clock menu more-arrow no yes mobile

Filed under:

‘Jaws’ on the Water returns—and brings a not-so-little friend

See ‘The Meg’ while you float

Overhead view of many people in and on floats in water
The Meg
The Meg/Warner Bros.

Austin-originated Alamo Drafthouse theaters made their name at least partly on their special events: themed screenings, often involving special food and drink, tied to a specific movie or movies. (Patrons being served all the hobbit meals while watching the Lord of the Rings trilogy, singalongs to pretty much ever musical film and video that exists, that sort of thing.)

When the chain acquired its first inflatable, full-sized movie screen, it allowed imaginations and events to roam. And they did; for the first few years, the Roadshow toured the country beyond with special, 35mm screenings of films in the places they were set: Field of Dreams with Kevin Costner in Iowa Close Encounters of the 3rd Kind at Devil’s Tower in Wyoming, and Escape From Alcatraz at, of course, Alcrataz Island. There was also a particularly ambitious tour of Spain’s Almeria region with a fistful of Sergio Leone’s spaghetti Westerns (filmed in the area).

About four years ago, someone had the brilliant idea of showing the first-ever summer blockbuster, 1975’s Jaws, to an audience floating in a lake (rafts provided by the Alamo). The screenings on Lake Travis were a huge hit, both because of their goofy/creepy nature and because when it’s 95 degrees at 10 p.m., the only sensible thing to do is to get in some water. The event was such a smash that it returned every subsequent year, including to this one (through August 4), and over the years, one thing became apparent: To top it, they were going to need a bigger shark.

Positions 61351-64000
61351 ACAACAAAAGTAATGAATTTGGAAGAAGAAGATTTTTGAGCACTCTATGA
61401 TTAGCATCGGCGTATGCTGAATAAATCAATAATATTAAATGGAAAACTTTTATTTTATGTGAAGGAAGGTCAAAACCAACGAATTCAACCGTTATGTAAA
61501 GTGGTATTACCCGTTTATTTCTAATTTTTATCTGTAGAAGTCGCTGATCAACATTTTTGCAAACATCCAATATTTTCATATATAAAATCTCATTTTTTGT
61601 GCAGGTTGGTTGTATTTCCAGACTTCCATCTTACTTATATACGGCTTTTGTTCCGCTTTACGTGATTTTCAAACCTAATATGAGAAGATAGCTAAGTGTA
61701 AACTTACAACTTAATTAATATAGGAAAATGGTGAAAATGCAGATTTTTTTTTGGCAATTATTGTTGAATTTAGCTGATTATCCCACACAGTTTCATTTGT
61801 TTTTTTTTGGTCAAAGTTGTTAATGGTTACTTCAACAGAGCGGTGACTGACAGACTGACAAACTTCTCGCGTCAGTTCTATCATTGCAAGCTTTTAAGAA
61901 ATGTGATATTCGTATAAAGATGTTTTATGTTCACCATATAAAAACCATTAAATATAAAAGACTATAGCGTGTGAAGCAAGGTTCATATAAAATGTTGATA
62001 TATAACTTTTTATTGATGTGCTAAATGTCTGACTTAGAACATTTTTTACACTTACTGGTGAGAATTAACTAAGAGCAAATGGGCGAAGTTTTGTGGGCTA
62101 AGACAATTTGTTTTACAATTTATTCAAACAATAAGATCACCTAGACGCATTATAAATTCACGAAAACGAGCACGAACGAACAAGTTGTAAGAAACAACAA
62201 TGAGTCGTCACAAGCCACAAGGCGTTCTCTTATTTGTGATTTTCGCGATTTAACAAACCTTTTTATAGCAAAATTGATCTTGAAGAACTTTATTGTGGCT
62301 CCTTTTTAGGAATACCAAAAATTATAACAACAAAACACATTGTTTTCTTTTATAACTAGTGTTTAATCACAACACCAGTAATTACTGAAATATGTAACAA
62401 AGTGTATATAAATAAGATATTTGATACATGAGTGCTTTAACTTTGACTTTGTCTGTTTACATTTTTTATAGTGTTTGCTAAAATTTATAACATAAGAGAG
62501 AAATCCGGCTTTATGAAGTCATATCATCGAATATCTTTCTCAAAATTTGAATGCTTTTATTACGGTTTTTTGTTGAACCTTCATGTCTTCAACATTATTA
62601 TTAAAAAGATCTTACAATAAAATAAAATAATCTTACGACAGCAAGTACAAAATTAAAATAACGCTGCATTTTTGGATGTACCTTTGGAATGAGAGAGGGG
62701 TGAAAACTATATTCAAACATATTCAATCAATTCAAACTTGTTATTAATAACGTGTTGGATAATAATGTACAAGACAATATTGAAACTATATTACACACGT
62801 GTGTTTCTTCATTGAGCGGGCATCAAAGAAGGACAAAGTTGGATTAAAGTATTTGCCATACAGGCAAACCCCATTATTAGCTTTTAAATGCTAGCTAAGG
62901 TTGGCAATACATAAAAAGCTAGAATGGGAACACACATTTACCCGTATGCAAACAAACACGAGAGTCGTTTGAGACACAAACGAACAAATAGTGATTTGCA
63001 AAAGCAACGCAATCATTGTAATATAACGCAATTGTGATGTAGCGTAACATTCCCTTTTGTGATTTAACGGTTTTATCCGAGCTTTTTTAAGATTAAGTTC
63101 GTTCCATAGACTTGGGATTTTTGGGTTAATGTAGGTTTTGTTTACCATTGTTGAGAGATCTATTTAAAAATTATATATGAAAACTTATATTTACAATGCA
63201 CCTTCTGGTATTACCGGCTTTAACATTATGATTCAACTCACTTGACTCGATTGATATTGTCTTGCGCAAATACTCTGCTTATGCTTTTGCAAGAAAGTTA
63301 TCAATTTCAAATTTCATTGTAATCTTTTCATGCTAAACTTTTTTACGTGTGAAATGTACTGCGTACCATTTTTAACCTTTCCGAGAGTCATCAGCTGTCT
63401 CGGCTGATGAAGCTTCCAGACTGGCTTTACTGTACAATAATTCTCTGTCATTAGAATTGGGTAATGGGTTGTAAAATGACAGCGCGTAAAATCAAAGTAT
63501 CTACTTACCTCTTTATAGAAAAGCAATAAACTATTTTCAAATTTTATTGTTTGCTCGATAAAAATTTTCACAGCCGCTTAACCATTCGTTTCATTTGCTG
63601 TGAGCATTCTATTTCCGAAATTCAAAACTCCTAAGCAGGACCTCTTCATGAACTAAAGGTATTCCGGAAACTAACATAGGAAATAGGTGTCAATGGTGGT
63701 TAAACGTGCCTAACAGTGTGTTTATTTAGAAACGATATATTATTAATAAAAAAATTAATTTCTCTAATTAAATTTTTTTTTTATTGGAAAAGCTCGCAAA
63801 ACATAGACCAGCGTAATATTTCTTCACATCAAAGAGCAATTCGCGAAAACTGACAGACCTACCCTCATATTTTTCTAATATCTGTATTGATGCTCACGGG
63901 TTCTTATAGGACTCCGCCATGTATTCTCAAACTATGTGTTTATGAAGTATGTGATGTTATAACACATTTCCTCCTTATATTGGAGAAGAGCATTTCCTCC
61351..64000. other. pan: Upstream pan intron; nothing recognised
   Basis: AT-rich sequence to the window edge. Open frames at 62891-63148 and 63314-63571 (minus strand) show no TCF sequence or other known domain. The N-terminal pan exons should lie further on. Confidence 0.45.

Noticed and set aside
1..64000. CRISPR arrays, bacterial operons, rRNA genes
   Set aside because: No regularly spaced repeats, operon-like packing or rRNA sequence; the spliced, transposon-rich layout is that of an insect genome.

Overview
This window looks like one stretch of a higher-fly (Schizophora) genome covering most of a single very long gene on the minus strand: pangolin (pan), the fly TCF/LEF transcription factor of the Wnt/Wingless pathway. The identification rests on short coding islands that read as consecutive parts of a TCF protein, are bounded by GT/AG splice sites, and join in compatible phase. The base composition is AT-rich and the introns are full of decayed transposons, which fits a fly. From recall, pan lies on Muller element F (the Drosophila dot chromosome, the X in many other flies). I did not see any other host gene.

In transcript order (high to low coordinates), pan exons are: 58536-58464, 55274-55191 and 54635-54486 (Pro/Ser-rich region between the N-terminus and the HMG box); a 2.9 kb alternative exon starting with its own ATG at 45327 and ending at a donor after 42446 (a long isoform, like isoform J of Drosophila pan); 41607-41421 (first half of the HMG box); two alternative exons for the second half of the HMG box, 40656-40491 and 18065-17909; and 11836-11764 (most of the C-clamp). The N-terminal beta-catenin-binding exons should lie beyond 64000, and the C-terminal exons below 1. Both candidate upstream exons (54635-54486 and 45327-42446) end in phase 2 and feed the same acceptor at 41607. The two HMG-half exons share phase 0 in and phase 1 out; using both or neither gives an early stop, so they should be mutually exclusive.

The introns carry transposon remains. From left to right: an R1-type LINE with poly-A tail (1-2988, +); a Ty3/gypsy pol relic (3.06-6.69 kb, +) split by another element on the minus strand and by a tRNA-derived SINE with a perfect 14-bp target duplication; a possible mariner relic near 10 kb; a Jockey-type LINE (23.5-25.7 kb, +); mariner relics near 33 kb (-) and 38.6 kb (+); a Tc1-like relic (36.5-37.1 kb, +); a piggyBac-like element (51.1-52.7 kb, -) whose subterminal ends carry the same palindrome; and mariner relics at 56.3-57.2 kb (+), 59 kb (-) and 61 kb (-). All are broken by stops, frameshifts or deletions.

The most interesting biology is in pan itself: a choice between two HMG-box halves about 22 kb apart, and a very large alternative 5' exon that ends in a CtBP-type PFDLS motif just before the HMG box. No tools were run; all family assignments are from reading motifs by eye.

And so: This year, for one night only (August 5), the Jaws on the Water series will wrap up with The Meg on the Water. It’ll be somewhat of a sneak screening for the film, which has an August 10 opening date. In the movie, Jason Statham and Li Bingbing descend to the bottom of the ocean to fight a prehistoric, 70-foot megalodon. Is that bigger than the shark in Jaws? We don’t know. And there’s only one way to find out.